use. Since the renderer must look up information in these maps,
rendering with computed maps enabled is slower than when they're
disabled. To temporarily disable the use and calculation of maps, just
change the Computed Maps control from
Use to Ignore.
have your network configured to support netrender, you can
accelerate your previews by rendering on multiple processors. Typically a number
between 2 and 8 is a useful range to set in the maximum processors
field - the benefits of parallelism begin to diminish as you increase
the number of processors beyond a point. You should also note that
when rendering multiple frames, it will always be faster to
devote a single processor to each frame. Thus you should
generally only use multi-processor rendering during preview renders
(i.e. for lighting tests), or for large format still frames.
To the right is a portion of an it (image tool) window. The
image tool can be selected as a display server via the Primary Display settings.
It is closely integrated with MTOR, and has features which are very
useful for quick render tuning:
- Re-Render - From the it popup menu (accessed via the
right mouse button), you can have MTOR render the current frame
without having to go back into Maya and initiate a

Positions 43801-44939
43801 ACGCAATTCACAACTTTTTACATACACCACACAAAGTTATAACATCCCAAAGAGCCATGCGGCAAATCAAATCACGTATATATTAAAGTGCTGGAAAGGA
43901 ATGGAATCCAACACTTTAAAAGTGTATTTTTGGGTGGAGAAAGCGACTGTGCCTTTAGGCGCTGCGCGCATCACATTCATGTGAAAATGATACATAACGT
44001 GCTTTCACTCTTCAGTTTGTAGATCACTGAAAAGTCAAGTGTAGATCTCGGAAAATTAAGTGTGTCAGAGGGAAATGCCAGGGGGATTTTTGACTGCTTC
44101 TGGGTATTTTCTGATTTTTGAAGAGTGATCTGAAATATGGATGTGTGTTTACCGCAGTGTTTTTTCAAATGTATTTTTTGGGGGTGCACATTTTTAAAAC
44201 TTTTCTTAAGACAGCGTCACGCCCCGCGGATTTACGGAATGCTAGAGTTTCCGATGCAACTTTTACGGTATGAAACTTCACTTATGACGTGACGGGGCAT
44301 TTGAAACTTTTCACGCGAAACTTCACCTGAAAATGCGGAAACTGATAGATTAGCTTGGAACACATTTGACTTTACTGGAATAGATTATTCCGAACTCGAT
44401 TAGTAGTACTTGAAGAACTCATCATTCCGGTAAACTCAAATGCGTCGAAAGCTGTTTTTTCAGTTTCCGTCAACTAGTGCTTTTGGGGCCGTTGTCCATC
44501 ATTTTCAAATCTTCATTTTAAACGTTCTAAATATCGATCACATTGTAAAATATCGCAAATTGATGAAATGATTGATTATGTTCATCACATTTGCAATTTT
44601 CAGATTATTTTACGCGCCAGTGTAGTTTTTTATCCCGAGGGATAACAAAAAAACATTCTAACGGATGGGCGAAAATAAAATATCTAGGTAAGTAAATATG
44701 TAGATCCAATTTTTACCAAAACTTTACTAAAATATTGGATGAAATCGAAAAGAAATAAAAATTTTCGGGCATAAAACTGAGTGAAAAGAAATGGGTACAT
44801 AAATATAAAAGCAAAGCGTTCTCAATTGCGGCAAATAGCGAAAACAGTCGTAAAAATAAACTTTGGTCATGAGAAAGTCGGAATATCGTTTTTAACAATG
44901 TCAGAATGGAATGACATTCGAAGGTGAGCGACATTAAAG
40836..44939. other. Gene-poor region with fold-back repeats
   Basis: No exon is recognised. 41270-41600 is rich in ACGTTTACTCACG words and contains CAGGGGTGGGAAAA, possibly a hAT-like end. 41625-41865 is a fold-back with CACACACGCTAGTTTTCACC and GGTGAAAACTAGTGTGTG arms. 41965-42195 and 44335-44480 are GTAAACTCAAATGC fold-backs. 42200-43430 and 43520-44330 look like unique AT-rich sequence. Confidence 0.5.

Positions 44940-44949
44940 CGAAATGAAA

RenderMan->Render. This requires that a correct rendering
context can be established (this usually means it needs to be
running on the same machine as your MTOR session).
- Crop Window - You can draw a crop window using the left
mouse button. Now, when you select Re-Render MTOR will use this crop
window information and have PRMan only redraw the pixels inside the
crop window. This is useful for tweaking a shader which only appears
in a subset of your image.
- AutoRender Crop - When this is enabled, drawing a crop
window automatically tells MTOR to go ahead and rerender the area
it also supports the usage of catalogs and multiple images. In
conjunction with the Fresh Window setting (again, accessed via
the Primary Display
panel), you can render multiple images from the same view point and
compare them quickly.
Please consult the It: Image Tool documentation for more details on how
to use it.